Today the year-old restored judiciary stood strong to declare the NRO null and void, a short order issued outlined some important aspect of this new judgment but the exact specification and its affect on the Presidency remains to be ironed out. But it might be in the interest of Pakistan to not embarrass and ridicule Asif Ali Zardari and the Presidency any further and it might serve us all well to settle for a negotiated compromise, possibly having him to hand over most of the illegally amassed wealth back into the national treasury in lieu of his respect and freedom
By: Amjad Malik, MA, LLM
I have been vehemently advocating the need to erect a system of accountability by invoking a new commission and an Act of Parliament to curb mal practice, plundering and looting whilst one is holding a public office. This new Commission can truly ensure compliance with the Clauses of Article 62 and 63 of the constitution too. We are witnessing many names in the list of beneficiaries of National Reconciliation Ordinance, and many names which are not in it, are either praying to be in it or cursing the said redemption order of the former military dictator who came to rid corruption on 12 October 99, and left giving this strange gift of ‘hypocrisy’ to the nation.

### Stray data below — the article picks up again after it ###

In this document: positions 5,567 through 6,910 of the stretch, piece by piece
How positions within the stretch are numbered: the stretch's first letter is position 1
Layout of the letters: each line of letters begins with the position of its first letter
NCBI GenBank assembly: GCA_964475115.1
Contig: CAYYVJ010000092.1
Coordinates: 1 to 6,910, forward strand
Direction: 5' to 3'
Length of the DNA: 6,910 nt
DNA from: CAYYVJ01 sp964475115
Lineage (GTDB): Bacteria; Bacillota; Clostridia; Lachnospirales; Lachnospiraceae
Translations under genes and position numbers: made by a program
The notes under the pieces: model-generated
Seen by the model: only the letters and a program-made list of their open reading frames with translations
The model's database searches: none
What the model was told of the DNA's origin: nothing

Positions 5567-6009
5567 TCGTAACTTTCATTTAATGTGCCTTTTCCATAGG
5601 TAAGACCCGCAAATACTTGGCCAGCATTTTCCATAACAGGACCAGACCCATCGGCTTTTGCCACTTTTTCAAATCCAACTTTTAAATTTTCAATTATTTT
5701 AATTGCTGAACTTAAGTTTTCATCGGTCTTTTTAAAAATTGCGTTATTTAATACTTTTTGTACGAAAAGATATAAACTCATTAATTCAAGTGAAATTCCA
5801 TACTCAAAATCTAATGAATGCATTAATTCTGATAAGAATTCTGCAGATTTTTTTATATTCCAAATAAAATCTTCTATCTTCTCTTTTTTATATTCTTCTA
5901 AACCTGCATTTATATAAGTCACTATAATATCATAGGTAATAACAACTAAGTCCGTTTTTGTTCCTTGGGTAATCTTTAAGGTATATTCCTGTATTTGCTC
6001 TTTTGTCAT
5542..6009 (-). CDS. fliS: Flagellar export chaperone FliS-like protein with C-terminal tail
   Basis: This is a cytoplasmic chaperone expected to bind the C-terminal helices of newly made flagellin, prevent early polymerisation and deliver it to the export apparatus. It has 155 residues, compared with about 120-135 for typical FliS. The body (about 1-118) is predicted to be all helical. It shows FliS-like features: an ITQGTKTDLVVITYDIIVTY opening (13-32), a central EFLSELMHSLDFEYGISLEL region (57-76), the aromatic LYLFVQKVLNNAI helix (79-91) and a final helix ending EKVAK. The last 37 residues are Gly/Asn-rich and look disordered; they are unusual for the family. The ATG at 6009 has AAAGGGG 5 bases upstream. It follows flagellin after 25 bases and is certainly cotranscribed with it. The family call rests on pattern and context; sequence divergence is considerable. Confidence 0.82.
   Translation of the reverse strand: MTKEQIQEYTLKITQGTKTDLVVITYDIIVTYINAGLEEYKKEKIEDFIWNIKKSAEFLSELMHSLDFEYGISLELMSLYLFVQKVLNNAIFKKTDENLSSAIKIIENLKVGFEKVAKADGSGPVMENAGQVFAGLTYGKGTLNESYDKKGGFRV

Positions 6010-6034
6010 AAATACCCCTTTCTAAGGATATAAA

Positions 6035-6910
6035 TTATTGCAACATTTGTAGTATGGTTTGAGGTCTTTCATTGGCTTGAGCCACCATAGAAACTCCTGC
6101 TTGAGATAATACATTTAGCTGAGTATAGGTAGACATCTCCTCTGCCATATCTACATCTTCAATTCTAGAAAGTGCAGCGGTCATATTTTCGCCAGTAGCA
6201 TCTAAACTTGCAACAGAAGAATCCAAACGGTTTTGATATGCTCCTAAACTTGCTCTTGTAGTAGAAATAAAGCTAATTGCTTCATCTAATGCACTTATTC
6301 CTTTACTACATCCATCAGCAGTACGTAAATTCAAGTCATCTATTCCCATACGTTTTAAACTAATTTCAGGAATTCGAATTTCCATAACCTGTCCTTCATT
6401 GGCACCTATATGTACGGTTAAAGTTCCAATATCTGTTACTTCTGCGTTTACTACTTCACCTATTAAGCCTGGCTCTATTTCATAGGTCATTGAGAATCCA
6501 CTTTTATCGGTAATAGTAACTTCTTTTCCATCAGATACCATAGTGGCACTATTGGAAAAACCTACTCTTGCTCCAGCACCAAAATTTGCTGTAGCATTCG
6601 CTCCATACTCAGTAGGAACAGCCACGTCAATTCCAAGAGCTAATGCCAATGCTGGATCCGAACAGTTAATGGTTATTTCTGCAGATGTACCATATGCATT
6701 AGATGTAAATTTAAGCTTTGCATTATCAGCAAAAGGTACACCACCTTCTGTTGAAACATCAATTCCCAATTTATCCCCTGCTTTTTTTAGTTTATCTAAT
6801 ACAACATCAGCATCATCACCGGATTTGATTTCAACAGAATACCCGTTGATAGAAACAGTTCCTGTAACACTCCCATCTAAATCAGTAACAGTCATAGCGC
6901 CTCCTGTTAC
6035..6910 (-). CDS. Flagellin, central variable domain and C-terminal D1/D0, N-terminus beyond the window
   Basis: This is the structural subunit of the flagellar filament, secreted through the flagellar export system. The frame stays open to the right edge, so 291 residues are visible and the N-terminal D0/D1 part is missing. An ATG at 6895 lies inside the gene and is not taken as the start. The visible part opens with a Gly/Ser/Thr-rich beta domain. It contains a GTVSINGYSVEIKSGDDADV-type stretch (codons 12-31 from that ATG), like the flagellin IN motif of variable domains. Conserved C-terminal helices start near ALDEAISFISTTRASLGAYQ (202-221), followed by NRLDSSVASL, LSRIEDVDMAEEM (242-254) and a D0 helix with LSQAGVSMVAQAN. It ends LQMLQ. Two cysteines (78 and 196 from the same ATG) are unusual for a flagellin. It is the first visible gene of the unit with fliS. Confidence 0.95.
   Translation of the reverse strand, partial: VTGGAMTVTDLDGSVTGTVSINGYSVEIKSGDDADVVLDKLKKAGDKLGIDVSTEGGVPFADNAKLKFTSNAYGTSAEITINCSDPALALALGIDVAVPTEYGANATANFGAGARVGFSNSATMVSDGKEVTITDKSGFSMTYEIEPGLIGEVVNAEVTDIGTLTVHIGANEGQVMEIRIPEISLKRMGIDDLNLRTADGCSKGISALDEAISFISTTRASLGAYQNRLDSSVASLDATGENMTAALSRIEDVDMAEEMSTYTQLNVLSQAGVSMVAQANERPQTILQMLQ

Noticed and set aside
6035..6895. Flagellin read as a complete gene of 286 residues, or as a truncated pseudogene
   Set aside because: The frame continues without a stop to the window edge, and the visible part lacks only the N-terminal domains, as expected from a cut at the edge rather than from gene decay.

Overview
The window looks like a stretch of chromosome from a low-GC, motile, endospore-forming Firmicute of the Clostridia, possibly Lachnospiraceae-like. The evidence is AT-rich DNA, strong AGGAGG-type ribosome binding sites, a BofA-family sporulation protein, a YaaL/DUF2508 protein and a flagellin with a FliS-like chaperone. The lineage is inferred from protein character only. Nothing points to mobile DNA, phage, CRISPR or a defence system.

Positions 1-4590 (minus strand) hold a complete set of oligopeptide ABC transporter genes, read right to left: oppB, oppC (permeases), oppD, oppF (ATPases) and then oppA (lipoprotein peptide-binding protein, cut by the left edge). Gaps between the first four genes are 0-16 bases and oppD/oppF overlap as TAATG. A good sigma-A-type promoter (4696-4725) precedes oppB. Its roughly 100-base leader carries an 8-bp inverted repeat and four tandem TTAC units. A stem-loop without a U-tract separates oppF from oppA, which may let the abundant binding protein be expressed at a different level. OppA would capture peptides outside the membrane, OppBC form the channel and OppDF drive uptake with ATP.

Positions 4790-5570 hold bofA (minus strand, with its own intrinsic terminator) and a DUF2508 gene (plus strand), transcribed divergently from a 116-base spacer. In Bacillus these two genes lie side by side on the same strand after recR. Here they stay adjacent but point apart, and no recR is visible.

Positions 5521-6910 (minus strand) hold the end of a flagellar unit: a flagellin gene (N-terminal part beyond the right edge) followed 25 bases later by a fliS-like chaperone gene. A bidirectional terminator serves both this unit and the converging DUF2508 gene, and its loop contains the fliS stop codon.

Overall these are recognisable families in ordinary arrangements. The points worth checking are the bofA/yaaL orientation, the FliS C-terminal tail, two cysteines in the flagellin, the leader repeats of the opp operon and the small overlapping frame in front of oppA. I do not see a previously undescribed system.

Mal practice, corruption and mal governance is a common phenomenon of the third world countries as wealth is confined to the elite and institutions are so weak that they do not get roots and are run on the dictat of personalities. Pakistan is amongst those few unfortunate countries where despite abundance of natural resources, talent, passion, capacity of self dependency in edible food products, the country is still rating higher in corruption, suffering from food, electricity, gas, sugar shortages. Who is to be blamed is a long short, and to me, all bear the collective responsibility to bring this country to a stage where each person of any possible public stature is not free from corruption charges, which I will call allegations.
The Blasphemy Law: An Objective Assessment from Religious, Legal & Social Perspectives seminar organized by the Peoples’ Resistance is being live streamed from the PMA House at 5:30pm catch it live here on the blog or head over to the page at Ustream.tv
APOLOGIES: Due to a technical glitch – live feed is *not available*